The Dalai Lama’s visit to Emory is undeniably a significant event both on an academic and an ethical level. It wasn’t altogether surprising that it also brought the debate on the political situation between Tibet and China to the forefront. I support the discussion of ethical issues such as these, but unfortunately the dialogue that I’ve seen thus far, both on Emory campus and elsewhere, has largely been unconstructive.
The primary problem is that the ostensibly worthy pro-Tibet movements are almost invariably coupled with anti-China sentiments. My experience with these debates is that unrelated charges against the Chinese government, including environmental policies and the one-child-per-family regulation, inevitably enter the discussion. What should have been a productive dialogue is quickly reduced to a disorganized compilation of grievances. Such a machine-gun approach obviously comes off as offensive and attacking, which consequently proves detrimental to the cause itself.
For most Americans, any cursory explanation about a suppressed country will inspire feelings of indignation. But a demonstration of understanding of both sides is something that should be necessary in any ethical debate, and it seems to be sorely lacking in this one. To the Chinese, it often appears that many Americans have simply jumped on the bandwagon of a movement often critically referred to as the U.S.’s “love affair” with Tibet.
Another major challenge in effectively addressing the conflict is the fact that China considers the dispute to be an internal issue, while the U.S. maintains that it is also their concern. China often bends to international pressures, but it’s been largely resistant in this situation, considering itself to be unfairly antagonized by the U.S. in debates on Tibet.
Perhaps the reason for this defensiveness is that the Chinese feel that the U.S. media has constantly presented the issue in a biased light and from a sensational angle. News outlets rightfully emphasize the numbers of Tibetans killed but rarely give substantial coverage to the numbers of Han Chinese who died in Tibet, killed during pro-independence riots. Understandably, China has taken the U.S. involvement to be an effort to undermine China rather than help either side.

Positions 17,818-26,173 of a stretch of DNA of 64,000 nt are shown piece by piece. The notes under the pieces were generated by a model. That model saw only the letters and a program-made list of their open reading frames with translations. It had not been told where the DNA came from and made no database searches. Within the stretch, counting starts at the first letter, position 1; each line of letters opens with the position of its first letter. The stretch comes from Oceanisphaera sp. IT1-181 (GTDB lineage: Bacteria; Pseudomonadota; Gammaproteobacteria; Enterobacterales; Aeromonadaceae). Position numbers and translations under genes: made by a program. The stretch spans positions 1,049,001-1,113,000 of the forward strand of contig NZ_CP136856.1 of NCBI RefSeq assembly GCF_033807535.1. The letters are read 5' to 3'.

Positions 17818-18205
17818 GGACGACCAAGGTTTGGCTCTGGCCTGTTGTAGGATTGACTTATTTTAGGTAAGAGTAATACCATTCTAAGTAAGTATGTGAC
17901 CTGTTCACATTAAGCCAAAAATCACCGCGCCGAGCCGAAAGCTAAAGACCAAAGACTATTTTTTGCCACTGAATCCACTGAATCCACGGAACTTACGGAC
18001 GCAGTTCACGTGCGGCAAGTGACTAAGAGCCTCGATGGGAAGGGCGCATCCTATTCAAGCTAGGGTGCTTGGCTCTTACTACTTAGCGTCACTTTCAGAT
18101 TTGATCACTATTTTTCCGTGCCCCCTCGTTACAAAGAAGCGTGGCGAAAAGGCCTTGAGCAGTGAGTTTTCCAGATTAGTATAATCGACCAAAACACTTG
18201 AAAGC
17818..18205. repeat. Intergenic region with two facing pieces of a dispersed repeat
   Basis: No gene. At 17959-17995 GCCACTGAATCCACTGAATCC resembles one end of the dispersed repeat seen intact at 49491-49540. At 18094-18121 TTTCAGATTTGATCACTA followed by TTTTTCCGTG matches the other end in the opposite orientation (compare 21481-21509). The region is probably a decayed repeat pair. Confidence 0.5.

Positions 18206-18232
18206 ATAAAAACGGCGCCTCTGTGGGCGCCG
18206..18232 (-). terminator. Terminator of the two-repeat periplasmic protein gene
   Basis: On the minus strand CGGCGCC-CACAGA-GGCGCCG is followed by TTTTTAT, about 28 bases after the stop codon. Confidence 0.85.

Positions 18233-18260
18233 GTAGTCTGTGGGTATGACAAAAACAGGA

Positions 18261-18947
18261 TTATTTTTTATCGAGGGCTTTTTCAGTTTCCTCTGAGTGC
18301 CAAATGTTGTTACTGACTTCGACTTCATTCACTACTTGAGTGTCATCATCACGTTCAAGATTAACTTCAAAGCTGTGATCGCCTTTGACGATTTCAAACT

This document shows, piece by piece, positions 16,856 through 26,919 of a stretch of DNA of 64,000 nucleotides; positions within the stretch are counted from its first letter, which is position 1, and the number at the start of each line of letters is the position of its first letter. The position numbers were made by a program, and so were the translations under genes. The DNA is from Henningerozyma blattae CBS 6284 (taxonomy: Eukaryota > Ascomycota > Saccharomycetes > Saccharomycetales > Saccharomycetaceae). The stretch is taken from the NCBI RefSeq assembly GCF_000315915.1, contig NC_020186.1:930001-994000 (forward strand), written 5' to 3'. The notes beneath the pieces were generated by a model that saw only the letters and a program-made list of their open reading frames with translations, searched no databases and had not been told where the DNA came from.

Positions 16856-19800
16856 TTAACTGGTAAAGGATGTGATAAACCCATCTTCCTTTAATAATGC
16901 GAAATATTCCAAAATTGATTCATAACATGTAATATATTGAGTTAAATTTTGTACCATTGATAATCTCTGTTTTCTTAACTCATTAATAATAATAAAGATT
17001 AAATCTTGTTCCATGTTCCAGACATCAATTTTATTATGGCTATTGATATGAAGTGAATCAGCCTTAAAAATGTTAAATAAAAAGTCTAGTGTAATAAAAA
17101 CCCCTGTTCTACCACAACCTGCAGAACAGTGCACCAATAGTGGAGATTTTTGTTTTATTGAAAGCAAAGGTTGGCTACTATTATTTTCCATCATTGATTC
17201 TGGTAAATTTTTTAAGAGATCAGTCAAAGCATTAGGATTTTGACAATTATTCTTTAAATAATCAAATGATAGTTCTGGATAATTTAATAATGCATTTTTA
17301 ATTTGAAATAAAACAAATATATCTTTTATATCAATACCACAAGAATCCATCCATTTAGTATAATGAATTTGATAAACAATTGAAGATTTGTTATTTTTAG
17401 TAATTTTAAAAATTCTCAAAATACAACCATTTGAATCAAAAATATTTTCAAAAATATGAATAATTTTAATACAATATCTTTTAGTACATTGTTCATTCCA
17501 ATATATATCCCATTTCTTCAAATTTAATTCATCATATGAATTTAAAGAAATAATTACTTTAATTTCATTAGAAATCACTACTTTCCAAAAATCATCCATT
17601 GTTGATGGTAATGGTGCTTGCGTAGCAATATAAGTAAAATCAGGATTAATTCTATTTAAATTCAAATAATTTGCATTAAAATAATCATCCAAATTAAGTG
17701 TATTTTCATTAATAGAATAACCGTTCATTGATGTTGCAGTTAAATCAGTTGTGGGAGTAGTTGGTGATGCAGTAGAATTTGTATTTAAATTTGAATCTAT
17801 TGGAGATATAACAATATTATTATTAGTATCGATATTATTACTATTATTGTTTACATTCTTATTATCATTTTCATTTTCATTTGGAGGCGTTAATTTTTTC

While I’m not supporting China’s actions, I do think it’s crucial for those who support Tibetan independence to attempt to see China’s reasons for its actions — if for no other reason than providing a basis for a more effective approach. China’s reasons for feeling suspicious of the Dalai Lama are obvious, and a significant part of those reasons are directly related to unproductive U.S. interference.
One of the largest reasons for this wariness came in the 1960s, when the Dalai Lama and other supporters of Tibetan independence accepted funding from the C.I.A. On the surface, these actions seem innocuous enough: the U.S. was supporting a suppressed country’s freedom movement.
But the motivating factors weren’t as altruistic. The support wasn’t born out of an earnest desire to support Tibet but an attempt to weaken the People’s Republic of China — recently established, not yet recognized by the U.S. government and largely considered to be a threat. Considering that the U.S. support came at the height of Cold War tensions, this interpretation is not a leap by any means.
It should then not come as a surprise that China resents foreign involvement in discussions about Tibet, especially when such criticisms are levied against them by America, which in China’s opinion, has no dearth of misgivings to be condemned either. Furthermore, one would expect the U.S. to be especially sympathetic to the difficulties of resolving issues of race and territories.
Former ambassador Jeffrey Bader summarized the problem with America’s approach on PBS’s “NewsHour” in responding to a question about how Americans can express outrage over oppressive Chinese practices: “If [the Chinese] are approached as adversaries, they will have the natural reaction of people in any country, namely to circle the wagons and reject outside scrutiny.”
No one can deny the importance of these discussions and the need for a resolution. But in any discourse, we need to continually self-educate and re-evaluate our language to find the most effective way to address the problem at hand. The current approach by the U.S. has only been perceived as blind self-righteousness by China — that neither encourages discussion nor fosters progress, but simply furthers divides and hostilities.
Editorials Editor Catherine Cai is a College junior from Atlanta.